Learn about RC networks, charge pumps and more while playing the worst game ever on a 'scope!

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Serendipity strikes again !!!

Sat. 2016-10-22 : playing with buttons, capacitors and resistors, tied to a scope, I explain the RC network principles to kids at a workshop. And then we start to play with the trace...
The circuit needs a redesign, which I'll explain here !

Many thanks to the kids and LOREM and CercleJ who took part in these afternoon hacks ;-)

During a workshop at LOREM, we stumbled upon a pseudo-analog version of the infamous Flappy Bird using a few parts. Or something like a 1D version of the Tron motorbike race :-D

Nothing fancy, no automatic obstacle detection (you have to do it yourself :-P) and the user interface is... minimalistic at best.

For more electronic workshops ideas, look at #Electronics Workshops Resources

Take your favorite 2-traces DSO, set the speed at a reasonably low level (1s/cm) and tie a potentiometer to channel 2. Set the input range from 0V to Vbattery to fill the screen. You can already "draw" on the screen with this :-)

We were working with 1µF and 1MOhms so the time constant (or slope) is about 1s.

We were not intending to play, just look at the behaviour of another circuit (to be logged soon). One button press discharges the capacitor, another press charges it. Shake, stir and let the rest unfold !

How can we make a better Flappy game ?

Let's start with the fall. I admit that a capacitor's discharge curve is a lousy approximation for a parabola but we'll accept it.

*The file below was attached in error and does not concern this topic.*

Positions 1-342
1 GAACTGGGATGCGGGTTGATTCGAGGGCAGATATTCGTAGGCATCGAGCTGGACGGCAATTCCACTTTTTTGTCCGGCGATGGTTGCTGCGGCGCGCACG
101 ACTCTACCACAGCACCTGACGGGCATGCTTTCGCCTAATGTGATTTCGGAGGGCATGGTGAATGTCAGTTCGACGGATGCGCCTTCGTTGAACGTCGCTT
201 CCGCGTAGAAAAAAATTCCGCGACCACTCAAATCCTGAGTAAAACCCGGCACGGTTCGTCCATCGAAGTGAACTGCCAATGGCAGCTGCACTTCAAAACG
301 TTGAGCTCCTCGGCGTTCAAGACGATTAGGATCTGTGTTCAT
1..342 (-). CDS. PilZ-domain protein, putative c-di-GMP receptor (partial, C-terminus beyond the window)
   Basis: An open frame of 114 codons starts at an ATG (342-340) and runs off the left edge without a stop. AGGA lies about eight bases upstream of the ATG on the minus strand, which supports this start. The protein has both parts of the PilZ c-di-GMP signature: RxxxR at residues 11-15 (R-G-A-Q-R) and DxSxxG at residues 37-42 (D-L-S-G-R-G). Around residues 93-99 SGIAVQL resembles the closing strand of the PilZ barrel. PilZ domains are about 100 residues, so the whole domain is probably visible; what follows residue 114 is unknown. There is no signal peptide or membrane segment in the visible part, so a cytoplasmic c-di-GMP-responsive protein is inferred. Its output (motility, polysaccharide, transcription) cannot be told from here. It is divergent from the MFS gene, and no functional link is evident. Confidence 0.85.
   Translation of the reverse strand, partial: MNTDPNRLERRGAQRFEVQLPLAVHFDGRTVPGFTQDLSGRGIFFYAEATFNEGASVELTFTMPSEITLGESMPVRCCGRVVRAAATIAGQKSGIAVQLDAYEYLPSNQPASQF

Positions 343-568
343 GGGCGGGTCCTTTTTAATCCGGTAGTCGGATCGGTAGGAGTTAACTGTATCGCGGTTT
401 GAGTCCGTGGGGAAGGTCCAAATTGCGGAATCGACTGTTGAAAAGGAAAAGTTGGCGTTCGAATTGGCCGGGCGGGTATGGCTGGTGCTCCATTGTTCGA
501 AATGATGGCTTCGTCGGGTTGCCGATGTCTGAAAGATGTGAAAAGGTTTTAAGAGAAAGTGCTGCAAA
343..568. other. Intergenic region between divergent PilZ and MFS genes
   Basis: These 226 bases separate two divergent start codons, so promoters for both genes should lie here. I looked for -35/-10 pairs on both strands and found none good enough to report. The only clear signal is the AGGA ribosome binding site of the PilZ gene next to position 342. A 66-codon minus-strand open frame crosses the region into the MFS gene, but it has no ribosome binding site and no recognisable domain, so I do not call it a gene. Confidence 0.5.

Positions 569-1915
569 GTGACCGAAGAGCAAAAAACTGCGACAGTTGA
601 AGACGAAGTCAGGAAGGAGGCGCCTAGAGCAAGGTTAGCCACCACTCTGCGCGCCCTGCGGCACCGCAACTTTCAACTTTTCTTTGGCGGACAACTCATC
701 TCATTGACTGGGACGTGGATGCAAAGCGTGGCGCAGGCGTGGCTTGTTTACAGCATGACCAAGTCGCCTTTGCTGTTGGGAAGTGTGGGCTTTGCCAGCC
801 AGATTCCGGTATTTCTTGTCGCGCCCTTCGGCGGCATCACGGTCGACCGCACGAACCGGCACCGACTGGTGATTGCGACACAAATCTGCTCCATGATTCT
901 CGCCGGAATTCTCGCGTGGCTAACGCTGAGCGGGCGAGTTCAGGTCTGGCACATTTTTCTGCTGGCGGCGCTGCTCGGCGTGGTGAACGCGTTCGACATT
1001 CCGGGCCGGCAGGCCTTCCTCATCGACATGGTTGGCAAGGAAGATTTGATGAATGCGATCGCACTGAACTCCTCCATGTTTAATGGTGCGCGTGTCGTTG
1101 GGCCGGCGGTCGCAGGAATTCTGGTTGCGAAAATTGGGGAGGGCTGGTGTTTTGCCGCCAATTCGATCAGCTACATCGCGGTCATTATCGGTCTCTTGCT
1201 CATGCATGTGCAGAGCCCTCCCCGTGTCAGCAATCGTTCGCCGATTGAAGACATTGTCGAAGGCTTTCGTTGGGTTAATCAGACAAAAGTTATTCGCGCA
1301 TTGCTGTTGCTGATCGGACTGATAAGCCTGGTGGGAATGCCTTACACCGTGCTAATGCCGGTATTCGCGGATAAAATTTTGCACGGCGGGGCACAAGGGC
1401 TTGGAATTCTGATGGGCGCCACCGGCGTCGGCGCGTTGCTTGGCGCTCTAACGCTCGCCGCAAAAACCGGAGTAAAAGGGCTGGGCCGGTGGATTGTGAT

So we have the "altitude" capacitor, here C1=1µF, with a "gravity" pull-down resistor (R1=1M) to discharge it. The 'scope is connected there as well and contributes to its discharge (through RSCOPE) so the probe must be set to 10× (giving an approximate resistance to ground of 900K). The gravity could be tuned with a potentiometer in series with R1.

This can only discharge the capacitor, emulating a non-newtonian world. How is it possible to climb ?

One simple solution is to use a push-button to enable a pull-up resistor (let's say 100K) but this would not emulate the "gameplay" since the duration of the buttonpress would allow a precise modulation of the "height".

Each keypress should increase the height by only a discrete, fixed amount. This quantum can be stored by another charge-holding capacitor, that gets charged by +Vcc and discharged into C1.

To increase the "height" (voltage) by 1/10 of the range, C2 must be 1/10 the capacity of C1. In this case, we have the convenient value of 100nF. It also works with C1/5=200nF, or two 100nF capacitors in parallel (see what I did ? we talk about parallelled capacitors)

A series resistor limits the inrush current. 100 to 1K Ohms (1/1000th of the gravity resistor) should work. This is optional.

With one simple, cheap circuit, we have covered: charge pumps, sample & hold, RC

time, Capacitor voltage dividers, PWM modulation and many other mundane

details, in a very beginner-friendly circuit ! A few modifications lead to the little introduction to sigma-delta ADCs.


1. FlappyScope Duel !
2. version 2

  • version 2

    Yann Guidon / YGDES11/26/2016 at 04:20 1 comment

    Last time (20161023) the kids wanted to build their own circuit. Well, fair enough : why did I even think I should limit the number of circuits anyway ? I'm only limited by the number of push buttons after all. So we built the following circuit:

    The 200nF charge pump lets the trace go higher faster but reduces the accuracy of the trajectory. It's always a matter of compromises...

    This time, we don't use a potentiometer to simulate the "walls". An external circuit is here to help us create a thick trace: a cold-cathode desk lamp provides a strong oscillation that we can adjust, in thickness and position, with the scope's knobs.

    I had left the probes unconnected near the lamp's mains wire and when I pressed "autoset", the scope picked the high frequency induced signal. That's one way to show the direct effects of interference and EMI measures.

    Now, this parasite could be harnessed, by placing the probe carefully, and the vertical deviation knob moves the "track" up and down.